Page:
Give your patient hope. Tell him more about alcoholism as an illness, and express some optimism about the favorable prognosis for many alcoholics. "I know it's hard for you to understand that the things you are doing are signs of an illness called alcoholism," you might say, "because it's an illness that many people get through no fault of their own. It can happen to anyone. But there are lots of things people can do, and they recover."

Explain that outside help is needed. Find out what the patient knows about resources. Explain to him that, while he can recover, he will not be able to do it alone. "You can't just say, Tm going to quit drinking,' and do it. No one can, without outside help. You may already realize that because you've tried to quit before. That's just the nature of the illness. But there are several places where you can get help."

Tell him about specific agencies in his area. If he has sought help from one or more of them before, suggest that he try again. It is especially important to deal with the patient who says that he has tried A.A. once and did not like it. We believe that A.A. should not be written off until the alcoholic has attended the meetings of at least three different A.A. groups.*

Leave several options open for action in the future. For example, you can say: "Maybe you're not ready to do anything right now if you like your life the way it is. But if you decide you want to be different, remember that it is possible. Tm going to give you something you may want to read. If you decide you'd like to do something about your drinking later on, I'd be happy to talk to you about it or arrange for you to talk to someone who has recovered from this illness. If you are interested, they can tell you about A.A. and what the meetings are all about. They might take you to one later if you want to go. Meanwhile, here's my name and telephone number. Give me a call whenever you feel like it.

Do not forget family members. Denial in both spouse and children often is as difficult to penetrate as that of the alcoholic. Sometimes it is more difficult. We believe that caregivers should try to get family members to get support for themselves. The family members should be encouraged to attend Al-Anon or a clinic - not to motivate their alcoholic father or spouse but to help themselves. Family members thus can learn the nature of alcoholism and can feel less guilty about their own behavior in relationship to the alcoholic's drinking. They will learn to life for themselves rather than for the alcoholic.

By learning more about alcoholism, the spouse or children will learn some of the do's and don'ts of dealing with alcoholic behavior. They will learn to stop covering up for the alcoholic and will thereby let the alcoholic accept the full negative consequences of his antisocial behavior. Often the crisis thus precipitated will speed up the process of "hitting the bottom" and result in earlier treatment and recovery.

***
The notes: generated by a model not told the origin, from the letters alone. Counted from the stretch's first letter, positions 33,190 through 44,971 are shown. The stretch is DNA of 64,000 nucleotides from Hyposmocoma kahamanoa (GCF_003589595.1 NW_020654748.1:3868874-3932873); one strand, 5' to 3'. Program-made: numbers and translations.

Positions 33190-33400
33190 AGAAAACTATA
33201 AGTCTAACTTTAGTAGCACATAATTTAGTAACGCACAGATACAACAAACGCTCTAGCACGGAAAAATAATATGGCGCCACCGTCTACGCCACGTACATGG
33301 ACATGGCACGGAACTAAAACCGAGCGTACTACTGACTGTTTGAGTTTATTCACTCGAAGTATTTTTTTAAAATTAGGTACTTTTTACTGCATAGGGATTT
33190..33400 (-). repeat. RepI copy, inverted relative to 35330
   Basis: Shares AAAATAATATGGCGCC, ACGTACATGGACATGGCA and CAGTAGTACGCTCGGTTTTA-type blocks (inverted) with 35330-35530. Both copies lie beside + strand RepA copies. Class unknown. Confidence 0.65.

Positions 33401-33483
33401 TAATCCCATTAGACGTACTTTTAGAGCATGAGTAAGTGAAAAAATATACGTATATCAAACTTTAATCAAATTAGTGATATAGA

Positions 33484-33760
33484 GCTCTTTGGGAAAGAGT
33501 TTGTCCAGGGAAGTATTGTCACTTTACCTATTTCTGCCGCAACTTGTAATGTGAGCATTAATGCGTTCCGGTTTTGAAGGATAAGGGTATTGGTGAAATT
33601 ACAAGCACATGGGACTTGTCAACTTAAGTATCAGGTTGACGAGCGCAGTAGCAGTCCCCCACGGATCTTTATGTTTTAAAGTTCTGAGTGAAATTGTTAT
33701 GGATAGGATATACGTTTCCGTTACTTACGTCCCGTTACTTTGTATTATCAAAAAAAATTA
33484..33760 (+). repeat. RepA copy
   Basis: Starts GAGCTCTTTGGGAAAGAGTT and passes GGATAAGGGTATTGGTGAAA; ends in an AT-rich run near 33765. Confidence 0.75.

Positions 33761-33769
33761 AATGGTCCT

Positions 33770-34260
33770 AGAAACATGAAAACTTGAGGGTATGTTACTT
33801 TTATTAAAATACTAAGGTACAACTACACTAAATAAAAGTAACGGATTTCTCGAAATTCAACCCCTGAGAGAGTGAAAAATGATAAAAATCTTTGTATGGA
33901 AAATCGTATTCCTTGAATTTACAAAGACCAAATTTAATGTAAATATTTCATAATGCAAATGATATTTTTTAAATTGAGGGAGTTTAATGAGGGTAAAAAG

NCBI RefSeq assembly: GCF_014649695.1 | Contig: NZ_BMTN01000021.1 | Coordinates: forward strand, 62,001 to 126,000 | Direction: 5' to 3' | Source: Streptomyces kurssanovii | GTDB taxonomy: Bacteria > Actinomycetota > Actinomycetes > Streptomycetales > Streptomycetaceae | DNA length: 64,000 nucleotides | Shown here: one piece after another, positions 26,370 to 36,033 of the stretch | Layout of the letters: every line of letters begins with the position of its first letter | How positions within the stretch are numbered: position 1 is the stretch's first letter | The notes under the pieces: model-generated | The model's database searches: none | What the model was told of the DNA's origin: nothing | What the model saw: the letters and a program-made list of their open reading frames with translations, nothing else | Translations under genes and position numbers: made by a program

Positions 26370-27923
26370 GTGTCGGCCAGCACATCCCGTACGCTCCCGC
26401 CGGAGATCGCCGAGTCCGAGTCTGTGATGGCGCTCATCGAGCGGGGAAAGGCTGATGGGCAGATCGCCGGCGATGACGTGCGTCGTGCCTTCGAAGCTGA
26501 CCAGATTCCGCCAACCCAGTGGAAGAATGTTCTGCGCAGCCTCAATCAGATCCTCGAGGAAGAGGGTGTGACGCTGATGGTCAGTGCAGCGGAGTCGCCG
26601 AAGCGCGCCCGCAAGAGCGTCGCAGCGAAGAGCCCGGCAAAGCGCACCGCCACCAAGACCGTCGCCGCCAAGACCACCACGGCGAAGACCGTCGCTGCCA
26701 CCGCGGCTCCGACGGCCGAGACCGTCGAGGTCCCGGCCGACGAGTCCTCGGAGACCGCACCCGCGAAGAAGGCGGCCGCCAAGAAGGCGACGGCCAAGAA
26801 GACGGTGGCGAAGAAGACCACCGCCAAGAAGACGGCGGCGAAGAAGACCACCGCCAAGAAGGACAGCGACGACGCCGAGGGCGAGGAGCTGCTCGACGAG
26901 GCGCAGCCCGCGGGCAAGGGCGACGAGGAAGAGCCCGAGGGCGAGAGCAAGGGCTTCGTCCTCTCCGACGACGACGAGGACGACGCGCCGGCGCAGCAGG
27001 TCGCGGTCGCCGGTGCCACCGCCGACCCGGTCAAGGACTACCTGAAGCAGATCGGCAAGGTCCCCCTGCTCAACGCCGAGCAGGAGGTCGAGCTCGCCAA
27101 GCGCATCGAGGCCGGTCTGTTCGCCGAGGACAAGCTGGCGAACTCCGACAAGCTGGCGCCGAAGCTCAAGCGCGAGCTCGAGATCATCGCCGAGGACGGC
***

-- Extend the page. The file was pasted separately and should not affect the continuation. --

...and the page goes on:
NEED FOR TRAINING

The unconstructive attitudes of many caregivers toward alcoholics have been welldocumented, and the literature711 indicates that physicians' attitudes unfortunately are little different from those of the general public. Alcoholics are viewed as derelicts, immoral persons, irresponsible hedonists, persons with character disorders, or depressed persons bent on suicide. While lip service may be paid to the fact that alcoholism is a treatable illness, we believe that this concept has little meaning for the many clergymen, physicians, nurses, and social workers who have experienced little success in prevention of chronicity in the alcoholic.

Since alcoholism is treated only cursorily in medical school, on-the-job and continuing educational activities must fill the gap. Our experience in the Cambridge-Somerville alcoholism program convinces us that carefully designed experiential training programs can help physicians and others in treating alcoholic patients and make them more successful in the all-important confrontation with the alcoholic. When professionals learn about alcoholism at both a cognitive and a "gut" level, they become convinced that the threatened loss of a client relationship is irrelevant. The life-threatening nature of the illness guarantees that, without intervention, the patient will deteriorate and suffer a premature death. Once the caregiver grasps this basic truth, he or she overcomes an emotional hurdle that makes the painful confrontation of denial appear as a lifesaving process.